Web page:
After 1996, the Final Four moved permanently into indoor stadiums. This leaves the Northeast and West Coast out of the Final Four rotation because neither region has an indoor facility that large.


Top team: North Carolina (34-4) 2009 Top tournament player: Tyler Hansbrough, North Carolina Top tournament coach: Roy Williams, Kansas, North Carolina Best NCAA game: 2008 final; Kansas 75, Memphis 68 (OT) Surprise champion: Syracuse 2003 All-Decade tournament team: Shane Battier, Duke; Juan Dixon, Maryland; Carmelo Anthony, Syracuse; Emeka Okafor, Connecticut; Tyler Hansbrough. Highlights:2001: The tournament grew to 65 teams as a "play-in" game was added in Dayton, Ohio, between the schools seeded 64 and 65. Northwestern State of Louisiana beat Winthrop 71-67 and then got clobbered 96-54 by top-seed Illinois. 2002: North Carolina missed the NCAA after a record 27 straight appearances. 2004: Connecticut became the first school to win the NCAA men's and women's basketball titles the same year. Most Outstanding Player Emeka Okafor averaged 21 points and 10.5 rebounds in Final Four wins over Duke and Georgia Tech for Ji Calhoun's Huskies. 2005: Rick Pitino became the first coach to lead three different teams to the Final Four: Providence, Kentucky and Louisville. The Cardinals fell to Illinois 72-57 in the national semifinals. 2006: In the first Final Four without a No. 1 seed, Florida beat No. 2 UCLA 73-57 for the championship as Joakim Noah had 16 points, nine rebounds and a title game-record six blocks. 2007: Not only did Florida become the first repeat NCAA champion since Duke in 1991-92, it also became the first school to win national championships in football and basketball during the same academic year. Georgetown's John Thompson III joined his father as the only father-son combination to lead teams to the Final Four. Bob Knight made a record 28th coaching appearance in the tournament (with Texas Tech -- and his last. 2008: In,the first Final Four with all four No. 1 seeds, Kansas won an overtime victory over Memphis after Jayhawks guard Mario Chalmers hit a three-point shot with 2.1 seconds left to send the game into overtime. Memphis' season was later vacated after the NCAA found multiple violations involving star guard Derrick Rose. 2009: Barack Obama was the first president to fill out his NCAA bracket on national TV. He correctly picked North Carolina as the eventual champion. Led by four-time All-America Tyler Hansbrough, the Tar Heels defeated their six opponents by an average of 20.2 points. Postscript: Even though only four of the NCAA finals between 2000 and 2012 were decided by five or fewer points or in overtime, the tournament remains one of the nation's most popular sporting events.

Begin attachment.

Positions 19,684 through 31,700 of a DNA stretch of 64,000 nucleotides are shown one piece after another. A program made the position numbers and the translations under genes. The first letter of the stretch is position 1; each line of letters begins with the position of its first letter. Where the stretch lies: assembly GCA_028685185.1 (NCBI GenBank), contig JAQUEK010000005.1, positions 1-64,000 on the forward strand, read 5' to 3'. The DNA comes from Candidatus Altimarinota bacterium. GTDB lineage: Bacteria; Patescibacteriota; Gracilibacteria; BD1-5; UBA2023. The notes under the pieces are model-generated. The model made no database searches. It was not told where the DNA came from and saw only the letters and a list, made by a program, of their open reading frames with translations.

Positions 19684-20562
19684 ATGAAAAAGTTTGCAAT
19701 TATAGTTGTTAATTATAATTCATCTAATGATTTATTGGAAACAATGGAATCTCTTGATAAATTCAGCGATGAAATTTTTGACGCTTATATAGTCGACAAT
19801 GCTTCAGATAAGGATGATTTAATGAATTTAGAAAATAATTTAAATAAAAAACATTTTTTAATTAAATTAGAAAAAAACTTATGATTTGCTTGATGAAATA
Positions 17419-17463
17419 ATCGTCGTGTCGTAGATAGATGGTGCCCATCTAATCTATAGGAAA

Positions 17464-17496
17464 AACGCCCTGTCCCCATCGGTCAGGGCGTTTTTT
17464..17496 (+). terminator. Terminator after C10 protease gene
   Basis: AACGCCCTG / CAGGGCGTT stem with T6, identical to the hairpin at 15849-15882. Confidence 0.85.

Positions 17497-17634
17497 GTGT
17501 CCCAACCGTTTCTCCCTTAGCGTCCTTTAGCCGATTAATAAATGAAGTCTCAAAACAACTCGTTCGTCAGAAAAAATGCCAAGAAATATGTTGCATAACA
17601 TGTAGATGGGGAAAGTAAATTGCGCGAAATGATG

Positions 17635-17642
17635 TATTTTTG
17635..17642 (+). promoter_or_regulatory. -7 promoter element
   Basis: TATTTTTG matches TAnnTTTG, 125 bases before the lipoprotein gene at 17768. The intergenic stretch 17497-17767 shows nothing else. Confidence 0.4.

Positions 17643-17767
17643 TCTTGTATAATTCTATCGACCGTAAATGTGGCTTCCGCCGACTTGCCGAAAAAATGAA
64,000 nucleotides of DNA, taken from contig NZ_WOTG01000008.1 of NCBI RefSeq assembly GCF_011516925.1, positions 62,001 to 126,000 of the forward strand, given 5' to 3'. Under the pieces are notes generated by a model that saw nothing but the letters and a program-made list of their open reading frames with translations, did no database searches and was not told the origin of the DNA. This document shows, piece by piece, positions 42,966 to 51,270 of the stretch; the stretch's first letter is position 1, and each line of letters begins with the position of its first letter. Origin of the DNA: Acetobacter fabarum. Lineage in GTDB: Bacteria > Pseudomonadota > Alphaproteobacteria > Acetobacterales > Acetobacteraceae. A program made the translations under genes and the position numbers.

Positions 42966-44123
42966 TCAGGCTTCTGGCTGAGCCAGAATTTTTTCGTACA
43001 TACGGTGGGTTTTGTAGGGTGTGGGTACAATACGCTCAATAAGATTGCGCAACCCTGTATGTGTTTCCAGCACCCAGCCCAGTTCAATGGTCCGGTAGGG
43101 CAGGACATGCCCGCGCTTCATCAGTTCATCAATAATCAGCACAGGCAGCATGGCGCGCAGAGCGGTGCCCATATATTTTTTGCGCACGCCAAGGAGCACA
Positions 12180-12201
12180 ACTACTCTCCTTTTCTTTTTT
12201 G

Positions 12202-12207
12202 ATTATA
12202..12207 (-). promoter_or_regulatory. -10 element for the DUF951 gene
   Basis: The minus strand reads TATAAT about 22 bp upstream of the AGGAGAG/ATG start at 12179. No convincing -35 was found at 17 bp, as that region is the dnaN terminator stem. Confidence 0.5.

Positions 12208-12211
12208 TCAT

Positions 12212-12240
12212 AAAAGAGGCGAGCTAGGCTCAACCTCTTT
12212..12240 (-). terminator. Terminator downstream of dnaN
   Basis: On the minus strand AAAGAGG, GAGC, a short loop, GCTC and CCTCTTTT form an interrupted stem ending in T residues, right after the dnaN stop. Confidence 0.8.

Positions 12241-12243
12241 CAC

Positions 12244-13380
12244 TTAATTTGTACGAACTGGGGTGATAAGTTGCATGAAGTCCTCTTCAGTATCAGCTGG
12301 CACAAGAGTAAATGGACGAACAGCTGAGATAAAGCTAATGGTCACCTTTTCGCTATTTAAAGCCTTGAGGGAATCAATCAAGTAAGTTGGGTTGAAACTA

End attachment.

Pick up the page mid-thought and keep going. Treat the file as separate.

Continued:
High school players can no longer jump directly to the NBA but one-and-done stars such as Syracuse's Carmelo Anthony in 2003 and most of Kentucky's starting lineup in 2012 prevent teams from developing the cohesion that marked the great champions of the past. Four more teams were added in 2011, increasing the field to 68.